Finian's Rainbow Won't Shine in L.A., NYC Unlikely

News   Finian's Rainbow Won't Shine in L.A., NYC Unlikely The hoped-for revival of the 1947 musical fantasy, Finian's Rainbow, will not shine at the Ahmanson Theatre in Los Angeles this summer and a Broadway future is "a big question mark," according to producer Rodger Hess.

The hoped-for revival of the 1947 musical fantasy, Finian's Rainbow, will not shine at the Ahmanson Theatre in Los Angeles this summer and a Broadway future is "a big question mark," according to producer Rodger Hess.

The reason has to do with that proverbial pot o' gold.

Hess told Playbill On-Line he was not able to raise the needed capitalization for both the summer run and the planned Broadway run in fall. A Broadway theatre had not been announced, but a hope to open there in fall had been.

A design team was already in place, and some cast members had signed for the summer run. The cast was told of the scuttling of the production over the past week.

The July 12-Sept. 3 Ahmanson run was never in the show's original plan, Hess said, but came about when the summer run of the pre-Broadway musical, The Night They Raided Minsky's, fell through at that venue. That show has been postponed, due to the death of director Mike Ockrent. Hess said that despite the golden score of Finian's Rainbow, which includes the song hits "How Are Things in Glocca Morra?," "Old Devil Moon," "Look to the Rainbow," and "If This Isn't Love," some investors may have been nervous about the play's racism themes, which were considered groundbreaking in 1947.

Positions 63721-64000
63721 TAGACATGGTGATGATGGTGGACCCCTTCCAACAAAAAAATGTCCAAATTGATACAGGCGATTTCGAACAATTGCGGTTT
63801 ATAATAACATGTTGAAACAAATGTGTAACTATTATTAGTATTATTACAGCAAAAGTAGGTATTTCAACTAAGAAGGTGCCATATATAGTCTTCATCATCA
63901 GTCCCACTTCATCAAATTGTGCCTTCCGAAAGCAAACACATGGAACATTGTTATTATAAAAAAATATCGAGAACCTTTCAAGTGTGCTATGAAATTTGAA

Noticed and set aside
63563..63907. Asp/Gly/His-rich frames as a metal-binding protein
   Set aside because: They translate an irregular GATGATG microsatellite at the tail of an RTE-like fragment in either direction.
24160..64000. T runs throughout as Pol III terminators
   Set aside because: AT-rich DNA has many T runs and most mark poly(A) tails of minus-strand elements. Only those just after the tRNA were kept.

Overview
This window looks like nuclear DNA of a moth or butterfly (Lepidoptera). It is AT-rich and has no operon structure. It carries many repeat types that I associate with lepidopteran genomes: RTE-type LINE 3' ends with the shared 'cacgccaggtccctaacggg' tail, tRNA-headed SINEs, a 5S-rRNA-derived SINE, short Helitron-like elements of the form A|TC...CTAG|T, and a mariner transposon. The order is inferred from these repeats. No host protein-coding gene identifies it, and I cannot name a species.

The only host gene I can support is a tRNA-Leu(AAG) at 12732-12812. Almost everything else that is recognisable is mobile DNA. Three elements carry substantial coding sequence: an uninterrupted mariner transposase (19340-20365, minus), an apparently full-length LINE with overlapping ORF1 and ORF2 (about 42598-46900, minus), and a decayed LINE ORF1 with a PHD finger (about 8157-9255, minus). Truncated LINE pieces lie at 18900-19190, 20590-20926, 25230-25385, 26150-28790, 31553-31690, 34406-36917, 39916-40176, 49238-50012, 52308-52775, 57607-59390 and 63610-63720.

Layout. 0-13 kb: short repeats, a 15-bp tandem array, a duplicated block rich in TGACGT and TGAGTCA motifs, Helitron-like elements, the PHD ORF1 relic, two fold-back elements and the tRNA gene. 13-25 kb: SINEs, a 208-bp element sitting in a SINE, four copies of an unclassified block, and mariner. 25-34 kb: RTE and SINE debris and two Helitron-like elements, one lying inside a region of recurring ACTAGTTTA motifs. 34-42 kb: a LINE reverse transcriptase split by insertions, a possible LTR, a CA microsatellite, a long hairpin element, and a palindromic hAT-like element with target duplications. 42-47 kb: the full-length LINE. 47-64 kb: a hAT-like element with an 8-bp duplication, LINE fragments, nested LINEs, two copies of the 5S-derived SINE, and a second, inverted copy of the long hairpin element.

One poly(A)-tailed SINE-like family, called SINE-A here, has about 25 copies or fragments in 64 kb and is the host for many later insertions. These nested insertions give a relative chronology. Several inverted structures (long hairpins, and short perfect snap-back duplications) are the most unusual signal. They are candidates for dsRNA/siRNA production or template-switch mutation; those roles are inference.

The book of the musical, originally by E.Y. Harburg and Fred Saidy, has been modified by Peter Stone for this incarnation, and was tested to solid reviews in Miami and Cleveland in fall 1999. That tryout staging was directed by Lonny Price, who would have helmed the continuing summer fall production.

The work of lyricist Harburg and composer Burton Lane is cherished by musical comedy buffs for its consistently playful, melody-rich quality. Audiences in Miami cheered the show from the first performances, according to a press rep there.

"I've never had trouble raising in money in the past," said producing vet Hess, who said he thought there may have been "lingering doubts" from potential investors about the show's thematic content. In the musical, a leprechaun follows an Irishman and his daughter to a mythical Southern state in America where they become involved in a community overseen by a racist senator. Love prevails, but social satire is very much a part of the mix.

The original hope was to open the show in New York City in the first few months of 2000. The lack of a Broadway house in spring 2000 and in the coming months also did not encourage investors, Hess said.

Is there any hope for this Finian's Rainbow?

"There always is," Hess said.

But for now, he admitted, the pot of gold isn't big enough.